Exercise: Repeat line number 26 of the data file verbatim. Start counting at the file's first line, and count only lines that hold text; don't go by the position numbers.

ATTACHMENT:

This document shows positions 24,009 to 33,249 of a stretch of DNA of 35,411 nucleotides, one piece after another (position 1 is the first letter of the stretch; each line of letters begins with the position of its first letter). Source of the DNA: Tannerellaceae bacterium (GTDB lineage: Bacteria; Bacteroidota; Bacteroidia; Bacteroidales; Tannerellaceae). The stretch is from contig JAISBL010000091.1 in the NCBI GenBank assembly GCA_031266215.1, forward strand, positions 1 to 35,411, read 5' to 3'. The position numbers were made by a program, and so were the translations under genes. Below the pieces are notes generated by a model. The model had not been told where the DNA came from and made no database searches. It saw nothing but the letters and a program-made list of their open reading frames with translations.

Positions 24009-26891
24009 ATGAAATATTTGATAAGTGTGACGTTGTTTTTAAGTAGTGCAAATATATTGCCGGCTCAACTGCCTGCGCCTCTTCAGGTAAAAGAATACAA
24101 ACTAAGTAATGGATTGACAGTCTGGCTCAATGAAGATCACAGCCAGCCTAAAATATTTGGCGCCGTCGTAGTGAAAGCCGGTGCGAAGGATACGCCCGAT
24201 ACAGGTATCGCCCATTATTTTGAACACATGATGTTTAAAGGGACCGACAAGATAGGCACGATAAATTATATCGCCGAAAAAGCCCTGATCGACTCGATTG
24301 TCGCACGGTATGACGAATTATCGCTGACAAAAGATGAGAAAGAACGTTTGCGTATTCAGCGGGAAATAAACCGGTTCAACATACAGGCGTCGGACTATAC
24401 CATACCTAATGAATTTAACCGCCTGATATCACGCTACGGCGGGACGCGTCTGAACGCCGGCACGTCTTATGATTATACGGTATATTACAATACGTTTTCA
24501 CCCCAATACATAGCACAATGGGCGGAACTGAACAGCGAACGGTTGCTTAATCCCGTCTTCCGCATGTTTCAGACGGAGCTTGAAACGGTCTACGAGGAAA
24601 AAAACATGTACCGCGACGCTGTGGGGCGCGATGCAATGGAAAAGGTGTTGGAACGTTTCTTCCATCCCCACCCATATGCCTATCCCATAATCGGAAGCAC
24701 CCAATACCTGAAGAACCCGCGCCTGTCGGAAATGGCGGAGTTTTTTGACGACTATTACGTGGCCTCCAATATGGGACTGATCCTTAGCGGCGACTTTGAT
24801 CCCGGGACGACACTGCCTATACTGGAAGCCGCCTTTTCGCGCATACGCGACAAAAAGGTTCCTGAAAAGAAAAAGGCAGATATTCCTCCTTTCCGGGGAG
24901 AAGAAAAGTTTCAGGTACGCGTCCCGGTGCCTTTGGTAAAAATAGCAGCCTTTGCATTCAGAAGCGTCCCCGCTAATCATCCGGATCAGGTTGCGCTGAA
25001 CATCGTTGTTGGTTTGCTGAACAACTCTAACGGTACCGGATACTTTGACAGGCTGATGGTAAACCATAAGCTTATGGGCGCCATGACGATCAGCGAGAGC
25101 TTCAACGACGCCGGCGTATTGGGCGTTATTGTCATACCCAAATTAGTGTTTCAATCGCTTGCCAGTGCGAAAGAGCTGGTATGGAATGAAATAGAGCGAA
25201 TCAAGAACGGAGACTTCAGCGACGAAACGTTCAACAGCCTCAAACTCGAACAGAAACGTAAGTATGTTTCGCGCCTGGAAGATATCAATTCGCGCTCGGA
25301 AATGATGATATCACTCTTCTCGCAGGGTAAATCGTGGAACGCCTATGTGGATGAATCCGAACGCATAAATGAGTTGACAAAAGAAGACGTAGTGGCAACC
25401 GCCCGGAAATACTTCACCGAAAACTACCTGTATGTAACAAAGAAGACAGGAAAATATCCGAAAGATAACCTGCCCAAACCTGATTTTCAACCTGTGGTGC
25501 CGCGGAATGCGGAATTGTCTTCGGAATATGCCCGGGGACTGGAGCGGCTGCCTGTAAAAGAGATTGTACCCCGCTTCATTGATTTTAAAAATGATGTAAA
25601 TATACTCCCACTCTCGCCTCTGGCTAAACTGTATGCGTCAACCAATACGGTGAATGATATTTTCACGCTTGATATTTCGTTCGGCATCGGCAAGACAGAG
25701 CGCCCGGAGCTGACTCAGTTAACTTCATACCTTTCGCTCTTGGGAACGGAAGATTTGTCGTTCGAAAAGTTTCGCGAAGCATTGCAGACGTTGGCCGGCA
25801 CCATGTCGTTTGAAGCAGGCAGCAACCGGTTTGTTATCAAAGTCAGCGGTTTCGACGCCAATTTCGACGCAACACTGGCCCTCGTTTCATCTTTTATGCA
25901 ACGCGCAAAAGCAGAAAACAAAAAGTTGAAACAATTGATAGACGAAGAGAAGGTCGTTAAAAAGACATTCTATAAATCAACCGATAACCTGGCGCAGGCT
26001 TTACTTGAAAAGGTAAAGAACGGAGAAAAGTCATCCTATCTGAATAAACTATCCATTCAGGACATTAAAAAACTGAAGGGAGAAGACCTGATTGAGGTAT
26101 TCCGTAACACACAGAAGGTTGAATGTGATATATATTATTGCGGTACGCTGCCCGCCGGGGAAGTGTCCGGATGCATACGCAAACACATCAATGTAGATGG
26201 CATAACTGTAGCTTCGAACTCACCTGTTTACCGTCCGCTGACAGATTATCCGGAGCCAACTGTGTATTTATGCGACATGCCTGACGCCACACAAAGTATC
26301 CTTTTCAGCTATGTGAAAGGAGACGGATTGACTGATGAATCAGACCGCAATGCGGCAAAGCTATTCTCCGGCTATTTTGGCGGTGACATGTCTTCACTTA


26301 CTTTTCAGCTATGTGAAAGGAGACGGATTGACTGATGAATCAGACCGCAATGCGGCAAAGCTATTCTCCGGCTATTTTGGCGGTGACATGTCTTCACTTA